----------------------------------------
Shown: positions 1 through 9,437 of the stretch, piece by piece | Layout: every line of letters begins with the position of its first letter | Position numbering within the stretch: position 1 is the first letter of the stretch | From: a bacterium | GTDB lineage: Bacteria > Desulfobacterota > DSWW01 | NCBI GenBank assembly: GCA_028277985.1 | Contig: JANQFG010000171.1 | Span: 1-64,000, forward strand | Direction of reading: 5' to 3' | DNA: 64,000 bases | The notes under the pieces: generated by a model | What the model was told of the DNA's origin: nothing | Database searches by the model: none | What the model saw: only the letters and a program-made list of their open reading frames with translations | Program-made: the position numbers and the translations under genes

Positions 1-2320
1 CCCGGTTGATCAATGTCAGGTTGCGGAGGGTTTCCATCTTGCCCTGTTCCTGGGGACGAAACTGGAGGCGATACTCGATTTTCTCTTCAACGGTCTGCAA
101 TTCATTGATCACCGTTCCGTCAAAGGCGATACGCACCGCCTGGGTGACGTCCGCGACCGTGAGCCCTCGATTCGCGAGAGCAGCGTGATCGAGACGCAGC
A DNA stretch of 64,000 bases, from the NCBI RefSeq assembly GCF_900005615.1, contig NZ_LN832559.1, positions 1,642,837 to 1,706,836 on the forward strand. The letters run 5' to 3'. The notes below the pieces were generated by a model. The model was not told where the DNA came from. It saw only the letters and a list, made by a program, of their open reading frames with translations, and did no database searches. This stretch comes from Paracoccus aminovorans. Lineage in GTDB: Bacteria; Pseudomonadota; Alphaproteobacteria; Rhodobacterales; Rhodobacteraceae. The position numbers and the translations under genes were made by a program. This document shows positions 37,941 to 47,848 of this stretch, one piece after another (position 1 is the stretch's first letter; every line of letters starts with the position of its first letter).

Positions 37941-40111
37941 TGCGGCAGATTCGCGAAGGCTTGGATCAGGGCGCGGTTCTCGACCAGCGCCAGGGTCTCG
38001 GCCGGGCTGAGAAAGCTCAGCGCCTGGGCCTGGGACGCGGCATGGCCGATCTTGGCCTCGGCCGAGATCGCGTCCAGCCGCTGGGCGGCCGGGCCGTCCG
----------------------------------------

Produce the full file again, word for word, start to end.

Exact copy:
Shown: positions 1 through 9,437 of the stretch, piece by piece | Layout: every line of letters begins with the position of its first letter | Position numbering within the stretch: position 1 is the first letter of the stretch | From: a bacterium | GTDB lineage: Bacteria > Desulfobacterota > DSWW01 | NCBI GenBank assembly: GCA_028277985.1 | Contig: JANQFG010000171.1 | Span: 1-64,000, forward strand | Direction of reading: 5' to 3' | DNA: 64,000 bases | The notes under the pieces: generated by a model | What the model was told of the DNA's origin: nothing | Database searches by the model: none | What the model saw: only the letters and a program-made list of their open reading frames with translations | Program-made: the position numbers and the translations under genes

Positions 1-2320
1 CCCGGTTGATCAATGTCAGGTTGCGGAGGGTTTCCATCTTGCCCTGTTCCTGGGGACGAAACTGGAGGCGATACTCGATTTTCTCTTCAACGGTCTGCAA
101 TTCATTGATCACCGTTCCGTCAAAGGCGATACGCACCGCCTGGGTGACGTCCGCGACCGTGAGCCCTCGATTCGCGAGAGCAGCGTGATCGAGACGCAGC
A DNA stretch of 64,000 bases, from the NCBI RefSeq assembly GCF_900005615.1, contig NZ_LN832559.1, positions 1,642,837 to 1,706,836 on the forward strand. The letters run 5' to 3'. The notes below the pieces were generated by a model. The model was not told where the DNA came from. It saw only the letters and a list, made by a program, of their open reading frames with translations, and did no database searches. This stretch comes from Paracoccus aminovorans. Lineage in GTDB: Bacteria; Pseudomonadota; Alphaproteobacteria; Rhodobacterales; Rhodobacteraceae. The position numbers and the translations under genes were made by a program. This document shows positions 37,941 to 47,848 of this stretch, one piece after another (position 1 is the stretch's first letter; every line of letters starts with the position of its first letter).

Positions 37941-40111
37941 TGCGGCAGATTCGCGAAGGCTTGGATCAGGGCGCGGTTCTCGACCAGCGCCAGGGTCTCG
38001 GCCGGGCTGAGAAAGCTCAGCGCCTGGGCCTGGGACGCGGCATGGCCGATCTTGGCCTCGGCCGAGATCGCGTCCAGCCGCTGGGCGGCCGGGCCGTCCG